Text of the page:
The cultural gap is just too wide for me to bridge. For once, my failure to match the gender and age demographic excludes me from finding satisfaction in the read. A further depressing factor as a reader is the rate at which US English is diverging from the rest of the world. I found myself flinching at some of the grammar. Ms Bickle offers us a more colloquial style of writing which emphasises rather than mitigates the linguistic differences. So, if you want an undemanding romance with a supernatural twist and a cute salamander, this is for you. I am not sufficiently interested to buy the next in the series which is apparently called Sparks.
The marketers are being somewhat provocative by heavily promoting this book as about “. . .a Kingdom on the verge of a grand renaissance, where natural science has supplanted failing sorcery. . .” In our human history, this seems to be rolling up some four or five centuries of struggle in a single sequence of events intended to be a mere trilogy. One of the most interesting stages in the development of any society is when it’s on the cusp between an old order and the new. Quite what we should call this process is not clear. Over time, the early demarcation lines can be between rural and urban, barbarism and civilisation. When changing from one paradigm to the next, we may get a renaissance where the “people” reform their worldview. This is not linear for, as the German concept Weltanschauung explains, we tell ourselves complex stories about the world we inhabit, with different elements of the discourse manipulated for political reasons with varying degrees of success during the period of change.
It should be said this notion of a renaissance or rebirth is not without controversy. Does it imply someone or something always has to die to make way for the new? If so, what is the morality of this displacement of the old? Then does the process affect everyone or is it only the intellectuals who perceive the changes while the masses continue to be downtrodden? And so on. If it is not to be considered a “renaissance”, should it be described as an Age of Enlightenment or of Reason where “rationality” rather than dogma becomes the basis on which to describe or comment on social institutions, responsibilities and practices? Well, not really. An Age of Reason occurs when a sufficient majority of opinion shapers are able to critique the power structure of the old age. Once they recognise the old can be replaced, the debate becomes what the new model will look like. In due course, the way in which this debate is conducted determines whether we move into a more rational age.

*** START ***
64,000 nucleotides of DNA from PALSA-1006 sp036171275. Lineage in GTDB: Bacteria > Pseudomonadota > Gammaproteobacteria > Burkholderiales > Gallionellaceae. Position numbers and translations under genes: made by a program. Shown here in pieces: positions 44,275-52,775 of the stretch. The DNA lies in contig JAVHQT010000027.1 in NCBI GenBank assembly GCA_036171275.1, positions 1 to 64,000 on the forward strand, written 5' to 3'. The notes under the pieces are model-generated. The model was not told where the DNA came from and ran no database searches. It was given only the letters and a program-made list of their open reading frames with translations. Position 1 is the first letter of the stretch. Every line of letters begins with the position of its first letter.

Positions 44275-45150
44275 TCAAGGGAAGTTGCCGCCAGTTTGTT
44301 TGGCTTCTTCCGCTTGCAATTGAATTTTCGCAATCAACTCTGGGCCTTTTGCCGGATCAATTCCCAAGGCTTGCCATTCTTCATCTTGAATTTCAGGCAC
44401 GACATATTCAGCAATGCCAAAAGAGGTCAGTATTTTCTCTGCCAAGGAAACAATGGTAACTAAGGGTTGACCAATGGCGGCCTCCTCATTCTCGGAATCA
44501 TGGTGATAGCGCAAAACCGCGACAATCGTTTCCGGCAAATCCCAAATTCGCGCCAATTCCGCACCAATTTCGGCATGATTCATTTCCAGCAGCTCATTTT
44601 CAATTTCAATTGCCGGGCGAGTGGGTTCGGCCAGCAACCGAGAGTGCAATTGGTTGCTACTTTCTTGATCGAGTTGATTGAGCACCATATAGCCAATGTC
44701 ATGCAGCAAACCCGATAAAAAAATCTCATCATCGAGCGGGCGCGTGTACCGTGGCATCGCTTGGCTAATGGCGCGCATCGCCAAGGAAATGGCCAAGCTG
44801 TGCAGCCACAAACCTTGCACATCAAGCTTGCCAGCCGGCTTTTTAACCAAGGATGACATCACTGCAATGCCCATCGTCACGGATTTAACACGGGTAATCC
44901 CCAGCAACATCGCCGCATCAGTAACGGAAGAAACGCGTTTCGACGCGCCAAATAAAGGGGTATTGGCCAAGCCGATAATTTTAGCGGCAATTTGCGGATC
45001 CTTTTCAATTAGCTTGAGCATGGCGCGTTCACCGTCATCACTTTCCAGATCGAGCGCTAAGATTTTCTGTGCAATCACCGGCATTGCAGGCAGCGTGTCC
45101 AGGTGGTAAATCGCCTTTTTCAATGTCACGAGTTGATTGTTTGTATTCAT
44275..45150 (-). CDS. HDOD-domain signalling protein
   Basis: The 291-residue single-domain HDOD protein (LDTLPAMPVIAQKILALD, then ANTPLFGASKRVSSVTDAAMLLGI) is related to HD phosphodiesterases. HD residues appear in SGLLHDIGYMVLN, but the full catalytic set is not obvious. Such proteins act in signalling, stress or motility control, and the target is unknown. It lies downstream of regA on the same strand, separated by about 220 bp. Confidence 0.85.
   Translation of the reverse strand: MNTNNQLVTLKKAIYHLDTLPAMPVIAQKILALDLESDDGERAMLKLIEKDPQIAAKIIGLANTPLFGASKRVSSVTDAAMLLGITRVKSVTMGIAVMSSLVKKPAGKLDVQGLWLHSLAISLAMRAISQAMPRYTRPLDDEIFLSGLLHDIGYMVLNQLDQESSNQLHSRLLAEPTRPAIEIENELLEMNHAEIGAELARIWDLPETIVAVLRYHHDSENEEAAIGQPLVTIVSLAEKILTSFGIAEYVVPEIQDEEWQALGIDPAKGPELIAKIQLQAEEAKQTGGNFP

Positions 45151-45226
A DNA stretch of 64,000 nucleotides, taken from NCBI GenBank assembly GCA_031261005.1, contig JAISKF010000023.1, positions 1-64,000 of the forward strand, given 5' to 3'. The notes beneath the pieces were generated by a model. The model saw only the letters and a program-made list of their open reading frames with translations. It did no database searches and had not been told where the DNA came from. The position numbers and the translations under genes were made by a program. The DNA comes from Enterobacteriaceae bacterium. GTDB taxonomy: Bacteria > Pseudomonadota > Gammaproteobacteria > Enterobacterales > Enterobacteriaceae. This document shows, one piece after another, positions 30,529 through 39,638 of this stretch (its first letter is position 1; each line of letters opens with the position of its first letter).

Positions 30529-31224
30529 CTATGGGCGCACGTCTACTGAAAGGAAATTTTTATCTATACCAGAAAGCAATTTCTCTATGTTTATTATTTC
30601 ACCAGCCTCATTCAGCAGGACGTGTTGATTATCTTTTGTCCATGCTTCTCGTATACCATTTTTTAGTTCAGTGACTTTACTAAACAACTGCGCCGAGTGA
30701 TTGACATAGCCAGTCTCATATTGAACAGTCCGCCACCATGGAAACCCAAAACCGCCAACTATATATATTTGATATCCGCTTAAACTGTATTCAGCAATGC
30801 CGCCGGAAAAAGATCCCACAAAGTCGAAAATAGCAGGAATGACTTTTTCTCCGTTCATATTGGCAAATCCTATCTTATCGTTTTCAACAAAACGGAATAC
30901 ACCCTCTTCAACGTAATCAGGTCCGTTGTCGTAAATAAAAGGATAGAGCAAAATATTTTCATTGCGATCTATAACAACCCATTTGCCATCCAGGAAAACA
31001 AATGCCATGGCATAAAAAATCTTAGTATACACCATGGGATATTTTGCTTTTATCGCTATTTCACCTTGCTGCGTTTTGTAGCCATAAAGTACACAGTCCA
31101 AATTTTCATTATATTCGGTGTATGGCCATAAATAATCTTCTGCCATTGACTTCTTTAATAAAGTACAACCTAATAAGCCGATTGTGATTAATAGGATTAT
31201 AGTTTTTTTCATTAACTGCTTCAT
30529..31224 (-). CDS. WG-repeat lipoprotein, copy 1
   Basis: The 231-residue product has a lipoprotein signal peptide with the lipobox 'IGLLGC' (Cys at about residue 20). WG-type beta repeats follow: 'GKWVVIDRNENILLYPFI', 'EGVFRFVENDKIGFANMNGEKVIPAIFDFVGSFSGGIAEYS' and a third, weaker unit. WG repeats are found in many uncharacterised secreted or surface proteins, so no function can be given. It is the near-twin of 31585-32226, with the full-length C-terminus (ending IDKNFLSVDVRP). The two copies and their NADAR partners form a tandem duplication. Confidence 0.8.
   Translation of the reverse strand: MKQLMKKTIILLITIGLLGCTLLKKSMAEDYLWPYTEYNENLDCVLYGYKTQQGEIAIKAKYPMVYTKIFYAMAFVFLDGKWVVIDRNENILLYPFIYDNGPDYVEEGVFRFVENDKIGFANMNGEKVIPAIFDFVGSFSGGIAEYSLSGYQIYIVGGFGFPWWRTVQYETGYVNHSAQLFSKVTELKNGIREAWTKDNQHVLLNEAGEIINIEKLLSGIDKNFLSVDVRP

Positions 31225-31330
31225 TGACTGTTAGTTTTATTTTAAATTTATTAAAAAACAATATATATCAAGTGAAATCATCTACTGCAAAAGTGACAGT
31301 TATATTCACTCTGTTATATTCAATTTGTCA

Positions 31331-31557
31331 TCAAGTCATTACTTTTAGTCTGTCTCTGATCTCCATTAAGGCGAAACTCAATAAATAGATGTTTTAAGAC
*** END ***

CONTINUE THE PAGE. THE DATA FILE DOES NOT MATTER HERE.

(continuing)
However, we should not judge a book by its cover. The author is not responsible for the ignorance of those who write the blurb. Indeed, since science has not supplanted sorcery inside the covers, it’s fairly obvious the blurb writer did not consider it necessary to read the book before deciding how to sell it.
What, then, of the text of The Spirit Lens by Carol Berg? Well, there’s good news and bad. We have an essentially mediaeval society in which an elite group has magical powers. Except, not only was a major war fought over the practice of this magic some two hundred years before our immediate action begins, but the actual ability to use it also seems to have been steadily declining ever since. Now two hundred years is a long time. If this society really was developing the kind of culture that could develop the prism to refract light, the telescope and microscope, and enough understanding of the eye to create spectacle lenses for improving vision, it would also be investigating its own past. The Renaissance in England and more generally in Europe was associated with Shakespeare, Boccaccio and other writers prepared to re-imagine recorded historical events for current “enlightenment” and entertainment. On page 460 a group of travelling players arrives to present a masque — not something more serious. Other than this, the development of this world has nothing to suggest any kind of pervasive intellectual culture. Whatever we have seems restricted to the court.
At large, there is an organised religion. The beliefs point to an oriental style of ancestor worship, but the practices and rituals seem to exist independently of the system permitting practical magic. This is genuinely strange. If, over centuries, a group of people were obviously able to wield powerful supernatural powers, this would have permeated the society. Out of self-defence, people would have allied themselves with the various families, hoping their loyalty would be rewarded with better crops, good health and any other perks a magician might bestow. Yet there is no evidence of this.